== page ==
Announcement of forthcoming temporary and partial ban tool consultation

As many of you already know, a recent (2 July) Board statement about the Fram case recommended that the Wikimedia Foundation "[add] community input to the two new office action policy tools (temporary and partial Foundation bans)", and Katherine Maher, in her 3 July follow-up statement, noted that "Foundation staff have begun preparing for a dedicated community consultation on [...] the two new office action policy tools introduced during the last change".

While ArbCom continues to review the original case that is relevant to the other points Katherine identified, the Trust & Safety team has begun drafting a consultation on the topic of partial and temporary Office Actions, including their purpose and scope, and re-examining the question of appeals for them. We expect to publish a draft of this consultation before Wikimania, so that contributors both online and at Wikimania are able to review it and give us feedback about the consultation format before we launch the consultation. Announcements of the draft consultation will go out to all affected communities in line with the commitment from 17 June.

Once that feedback has been incorporated into the draft consultation, we plan to launch the consultation itself on September 1, 2019 on Meta. We offer our thanks in advance for your contributions, and we hope to get as much input as possible from community members both before and during the consultation! Kbrown (WMF) (talk) 15:47, 15 July 2019 (UTC)

I would strongly advise that this be delayed until the Fram case is completed. This community is still trying to heal. Trying to start this when people aren't going to have the energy to participate, and really aren't clear on the true dimensions and depth of WMF's conduct in this case, is only going to deepen the schism that has already been inflicted upon us. —/Mendaliv//Δ's/ 16:09, 15 July 2019 (UTC)
I'm putting this here because it was the first mention of it, but thanks to a number of you for highlighting the timing thing. I’m passing it on, and we do plan to take all the key issues (like “is the Fram situation still a jumble” and “would we get more neutral responses at a different time”) into account when we make the decision in late August whether to stick with a September 1 launch or push it back. Kbrown (WMF) (talk) 13:05, 16 July 2019 (UTC)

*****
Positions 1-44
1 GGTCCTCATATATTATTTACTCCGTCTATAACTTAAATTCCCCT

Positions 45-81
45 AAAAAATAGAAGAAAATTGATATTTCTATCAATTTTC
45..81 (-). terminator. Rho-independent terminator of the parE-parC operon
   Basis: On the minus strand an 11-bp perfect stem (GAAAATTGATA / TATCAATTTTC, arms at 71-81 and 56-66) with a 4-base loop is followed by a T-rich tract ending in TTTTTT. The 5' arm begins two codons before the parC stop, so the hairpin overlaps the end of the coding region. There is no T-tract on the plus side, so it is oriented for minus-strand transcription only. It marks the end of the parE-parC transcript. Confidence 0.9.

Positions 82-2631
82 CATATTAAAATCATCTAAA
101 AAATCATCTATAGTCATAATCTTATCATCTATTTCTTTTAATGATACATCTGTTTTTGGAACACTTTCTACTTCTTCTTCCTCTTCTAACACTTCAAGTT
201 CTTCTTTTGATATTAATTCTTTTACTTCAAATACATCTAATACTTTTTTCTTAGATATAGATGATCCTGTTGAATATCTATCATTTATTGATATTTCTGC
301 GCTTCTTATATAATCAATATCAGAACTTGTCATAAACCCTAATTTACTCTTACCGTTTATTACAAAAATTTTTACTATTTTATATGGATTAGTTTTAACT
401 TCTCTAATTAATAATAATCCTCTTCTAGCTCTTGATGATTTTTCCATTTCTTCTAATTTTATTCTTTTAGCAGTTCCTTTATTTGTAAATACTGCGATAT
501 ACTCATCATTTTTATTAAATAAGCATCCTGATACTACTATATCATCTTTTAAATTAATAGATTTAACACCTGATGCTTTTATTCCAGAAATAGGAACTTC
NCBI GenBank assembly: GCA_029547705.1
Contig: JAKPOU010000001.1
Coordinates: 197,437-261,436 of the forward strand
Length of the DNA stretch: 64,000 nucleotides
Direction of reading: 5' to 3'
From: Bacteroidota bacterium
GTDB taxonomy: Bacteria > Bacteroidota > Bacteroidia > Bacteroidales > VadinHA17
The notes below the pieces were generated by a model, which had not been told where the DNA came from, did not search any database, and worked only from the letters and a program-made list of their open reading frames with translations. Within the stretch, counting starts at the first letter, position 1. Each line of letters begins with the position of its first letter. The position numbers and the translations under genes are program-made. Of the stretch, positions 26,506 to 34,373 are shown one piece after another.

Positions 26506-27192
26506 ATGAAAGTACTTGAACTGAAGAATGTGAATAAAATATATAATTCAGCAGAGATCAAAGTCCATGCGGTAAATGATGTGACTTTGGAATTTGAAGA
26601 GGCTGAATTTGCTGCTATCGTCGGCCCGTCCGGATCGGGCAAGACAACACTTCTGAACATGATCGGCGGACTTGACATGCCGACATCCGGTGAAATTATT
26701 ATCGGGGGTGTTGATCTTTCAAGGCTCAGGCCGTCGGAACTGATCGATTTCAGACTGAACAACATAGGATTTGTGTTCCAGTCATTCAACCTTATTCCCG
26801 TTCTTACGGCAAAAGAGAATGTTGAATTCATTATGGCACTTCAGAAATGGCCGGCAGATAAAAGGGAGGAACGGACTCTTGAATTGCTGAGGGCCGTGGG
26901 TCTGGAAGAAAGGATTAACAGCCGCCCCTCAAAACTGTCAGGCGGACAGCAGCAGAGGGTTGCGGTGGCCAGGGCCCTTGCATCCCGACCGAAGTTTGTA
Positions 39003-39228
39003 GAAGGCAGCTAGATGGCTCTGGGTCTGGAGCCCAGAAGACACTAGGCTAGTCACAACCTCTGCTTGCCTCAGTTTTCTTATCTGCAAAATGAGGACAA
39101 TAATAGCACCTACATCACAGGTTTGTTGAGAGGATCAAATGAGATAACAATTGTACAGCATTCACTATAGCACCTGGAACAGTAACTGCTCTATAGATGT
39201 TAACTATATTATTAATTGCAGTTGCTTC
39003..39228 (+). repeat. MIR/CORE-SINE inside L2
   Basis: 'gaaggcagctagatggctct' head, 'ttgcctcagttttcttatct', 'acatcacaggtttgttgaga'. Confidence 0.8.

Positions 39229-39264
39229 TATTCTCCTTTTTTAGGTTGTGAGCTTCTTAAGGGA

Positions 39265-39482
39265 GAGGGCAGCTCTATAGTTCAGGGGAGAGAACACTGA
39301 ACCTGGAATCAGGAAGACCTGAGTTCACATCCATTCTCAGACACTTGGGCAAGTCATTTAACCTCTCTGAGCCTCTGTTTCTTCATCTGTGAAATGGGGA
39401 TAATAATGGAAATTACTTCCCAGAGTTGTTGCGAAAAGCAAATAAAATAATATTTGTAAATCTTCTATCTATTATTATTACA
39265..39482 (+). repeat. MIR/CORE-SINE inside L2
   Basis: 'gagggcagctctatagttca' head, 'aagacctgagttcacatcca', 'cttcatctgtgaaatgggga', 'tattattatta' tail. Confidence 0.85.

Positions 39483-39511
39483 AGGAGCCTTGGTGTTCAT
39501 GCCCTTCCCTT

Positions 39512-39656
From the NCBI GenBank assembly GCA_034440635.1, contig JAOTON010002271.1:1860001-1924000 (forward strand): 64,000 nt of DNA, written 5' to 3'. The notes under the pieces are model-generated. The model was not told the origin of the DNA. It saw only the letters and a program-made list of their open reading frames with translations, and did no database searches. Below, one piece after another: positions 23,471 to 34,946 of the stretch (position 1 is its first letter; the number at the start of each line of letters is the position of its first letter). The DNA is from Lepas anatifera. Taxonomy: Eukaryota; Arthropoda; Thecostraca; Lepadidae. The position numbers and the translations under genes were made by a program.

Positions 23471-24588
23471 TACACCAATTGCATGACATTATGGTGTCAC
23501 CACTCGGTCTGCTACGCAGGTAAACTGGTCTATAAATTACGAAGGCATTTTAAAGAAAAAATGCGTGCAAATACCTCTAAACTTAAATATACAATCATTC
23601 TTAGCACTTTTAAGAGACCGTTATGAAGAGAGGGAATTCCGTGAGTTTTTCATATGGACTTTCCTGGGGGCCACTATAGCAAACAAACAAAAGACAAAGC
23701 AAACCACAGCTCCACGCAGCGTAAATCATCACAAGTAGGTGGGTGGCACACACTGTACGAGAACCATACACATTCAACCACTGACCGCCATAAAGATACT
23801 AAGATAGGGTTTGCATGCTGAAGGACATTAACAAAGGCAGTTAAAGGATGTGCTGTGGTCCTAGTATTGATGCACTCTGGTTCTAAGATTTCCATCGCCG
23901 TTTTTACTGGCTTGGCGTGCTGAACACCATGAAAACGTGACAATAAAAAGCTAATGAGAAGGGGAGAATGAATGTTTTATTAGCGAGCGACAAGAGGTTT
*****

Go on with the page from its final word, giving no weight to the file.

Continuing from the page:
Kbrown (WMF), thank you for taking this into consideration. --Dirk Beetstra T C 15:17, 16 July 2019 (UTC)
What I am about to say should probably go somewhere more relevant, but one of the things that has disturbed me the most about the way T&S operates is that they keep dossiers and files on people without their knowledge. If they are doing that without informing the people that they are keeping dossiers on, that is not acceptable. For any system going forward (if T&S are to regain the trust of the community), there has to be an absolute guarantee that any user can ask if T&S have a file about them. And the WMF have to be truthful when replying to such requests. In some jurisdictions, it is not legal to keep such a file of personal data about someone without their permission, and the WMF would be required (with the appropriate redactions) to release that file on request by the subject whose personal data is being handled (there are both legal and ethical implications to handling such data). Carcharoth (talk) 16:39, 15 July 2019 (UTC)
I agree with this. I think it would be reassuring, in fact, if WMF committed to honoring EU-style disclosure requests worldwide, and built the mechanism for this into its privacy policy and the TOU. —/Mendaliv//Δ's/ 17:37, 15 July 2019 (UTC)
WMF commitment is irrelevant. Under GDPR any corporation or entity regardless of location that collects data on EU citizens or those residing in the EU has to abide by GDPR. Which means any SAR requests etc cannot be ignored. Since a number of WMF officials are actually in the EU it makes it substantially easier. Only in death does duty end (talk) 18:12, 15 July 2019 (UTC)